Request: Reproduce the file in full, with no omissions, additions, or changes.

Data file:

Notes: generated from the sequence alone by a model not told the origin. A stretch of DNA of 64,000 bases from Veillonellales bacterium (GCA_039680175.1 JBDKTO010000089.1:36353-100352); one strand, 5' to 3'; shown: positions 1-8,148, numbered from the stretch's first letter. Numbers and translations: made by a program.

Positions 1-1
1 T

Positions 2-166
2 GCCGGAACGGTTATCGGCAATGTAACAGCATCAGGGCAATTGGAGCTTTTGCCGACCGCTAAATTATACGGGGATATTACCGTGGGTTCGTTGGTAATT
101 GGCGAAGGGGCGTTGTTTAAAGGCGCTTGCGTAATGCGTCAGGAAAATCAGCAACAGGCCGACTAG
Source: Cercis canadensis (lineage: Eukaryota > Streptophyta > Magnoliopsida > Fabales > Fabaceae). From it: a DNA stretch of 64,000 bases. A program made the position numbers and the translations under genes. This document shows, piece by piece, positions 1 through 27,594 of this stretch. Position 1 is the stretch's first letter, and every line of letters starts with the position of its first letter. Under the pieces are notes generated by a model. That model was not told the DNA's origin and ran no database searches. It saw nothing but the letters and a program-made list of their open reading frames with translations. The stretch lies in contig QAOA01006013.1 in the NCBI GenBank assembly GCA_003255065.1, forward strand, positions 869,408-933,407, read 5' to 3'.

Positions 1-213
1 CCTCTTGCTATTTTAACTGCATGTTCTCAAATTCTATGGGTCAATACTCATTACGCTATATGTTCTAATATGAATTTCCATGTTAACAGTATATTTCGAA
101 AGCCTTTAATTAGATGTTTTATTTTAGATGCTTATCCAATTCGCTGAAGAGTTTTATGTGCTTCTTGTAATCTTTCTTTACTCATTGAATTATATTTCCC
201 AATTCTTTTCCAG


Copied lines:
Notes: generated from the sequence alone by a model not told the origin. A stretch of DNA of 64,000 bases from Veillonellales bacterium (GCA_039680175.1 JBDKTO010000089.1:36353-100352); one strand, 5' to 3'; shown: positions 1-8,148, numbered from the stretch's first letter. Numbers and translations: made by a program.

Positions 1-1
1 T

Positions 2-166
2 GCCGGAACGGTTATCGGCAATGTAACAGCATCAGGGCAATTGGAGCTTTTGCCGACCGCTAAATTATACGGGGATATTACCGTGGGTTCGTTGGTAATT
101 GGCGAAGGGGCGTTGTTTAAAGGCGCTTGCGTAATGCGTCAGGAAAATCAGCAACAGGCCGACTAG
Source: Cercis canadensis (lineage: Eukaryota > Streptophyta > Magnoliopsida > Fabales > Fabaceae). From it: a DNA stretch of 64,000 bases. A program made the position numbers and the translations under genes. This document shows, piece by piece, positions 1 through 27,594 of this stretch. Position 1 is the stretch's first letter, and every line of letters starts with the position of its first letter. Under the pieces are notes generated by a model. That model was not told the DNA's origin and ran no database searches. It saw nothing but the letters and a program-made list of their open reading frames with translations. The stretch lies in contig QAOA01006013.1 in the NCBI GenBank assembly GCA_003255065.1, forward strand, positions 869,408-933,407, read 5' to 3'.

Positions 1-213
1 CCTCTTGCTATTTTAACTGCATGTTCTCAAATTCTATGGGTCAATACTCATTACGCTATATGTTCTAATATGAATTTCCATGTTAACAGTATATTTCGAA
101 AGCCTTTAATTAGATGTTTTATTTTAGATGCTTATCCAATTCGCTGAAGAGTTTTATGTGCTTCTTGTAATCTTTCTTTACTCATTGAATTATATTTCCC
201 AATTCTTTTCCAG